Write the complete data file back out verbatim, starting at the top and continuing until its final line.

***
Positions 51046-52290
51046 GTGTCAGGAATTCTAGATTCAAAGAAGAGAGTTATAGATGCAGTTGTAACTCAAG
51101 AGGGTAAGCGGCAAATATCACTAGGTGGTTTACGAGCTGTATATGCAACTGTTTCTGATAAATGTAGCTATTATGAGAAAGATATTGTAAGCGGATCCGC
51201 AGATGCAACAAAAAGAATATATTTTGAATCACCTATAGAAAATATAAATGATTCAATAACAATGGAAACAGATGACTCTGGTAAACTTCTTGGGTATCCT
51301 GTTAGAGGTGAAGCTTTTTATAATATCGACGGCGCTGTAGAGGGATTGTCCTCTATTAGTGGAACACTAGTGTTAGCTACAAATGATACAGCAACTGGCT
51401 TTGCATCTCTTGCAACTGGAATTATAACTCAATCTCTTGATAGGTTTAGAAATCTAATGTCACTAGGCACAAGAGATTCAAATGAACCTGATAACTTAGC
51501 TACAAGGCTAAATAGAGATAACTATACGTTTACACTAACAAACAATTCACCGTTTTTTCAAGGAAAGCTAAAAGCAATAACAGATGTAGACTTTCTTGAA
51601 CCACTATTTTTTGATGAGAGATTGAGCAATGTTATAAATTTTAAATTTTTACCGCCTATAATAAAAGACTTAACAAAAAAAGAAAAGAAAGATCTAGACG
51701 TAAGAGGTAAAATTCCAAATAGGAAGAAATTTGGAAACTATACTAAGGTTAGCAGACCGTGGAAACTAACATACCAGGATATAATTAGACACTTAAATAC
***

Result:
Positions 51046-52290
51046 GTGTCAGGAATTCTAGATTCAAAGAAGAGAGTTATAGATGCAGTTGTAACTCAAG
51101 AGGGTAAGCGGCAAATATCACTAGGTGGTTTACGAGCTGTATATGCAACTGTTTCTGATAAATGTAGCTATTATGAGAAAGATATTGTAAGCGGATCCGC
51201 AGATGCAACAAAAAGAATATATTTTGAATCACCTATAGAAAATATAAATGATTCAATAACAATGGAAACAGATGACTCTGGTAAACTTCTTGGGTATCCT
51301 GTTAGAGGTGAAGCTTTTTATAATATCGACGGCGCTGTAGAGGGATTGTCCTCTATTAGTGGAACACTAGTGTTAGCTACAAATGATACAGCAACTGGCT
51401 TTGCATCTCTTGCAACTGGAATTATAACTCAATCTCTTGATAGGTTTAGAAATCTAATGTCACTAGGCACAAGAGATTCAAATGAACCTGATAACTTAGC
51501 TACAAGGCTAAATAGAGATAACTATACGTTTACACTAACAAACAATTCACCGTTTTTTCAAGGAAAGCTAAAAGCAATAACAGATGTAGACTTTCTTGAA
51601 CCACTATTTTTTGATGAGAGATTGAGCAATGTTATAAATTTTAAATTTTTACCGCCTATAATAAAAGACTTAACAAAAAAAGAAAAGAAAGATCTAGACG
51701 TAAGAGGTAAAATTCCAAATAGGAAGAAATTTGGAAACTATACTAAGGTTAGCAGACCGTGGAAACTAACATACCAGGATATAATTAGACACTTAAATAC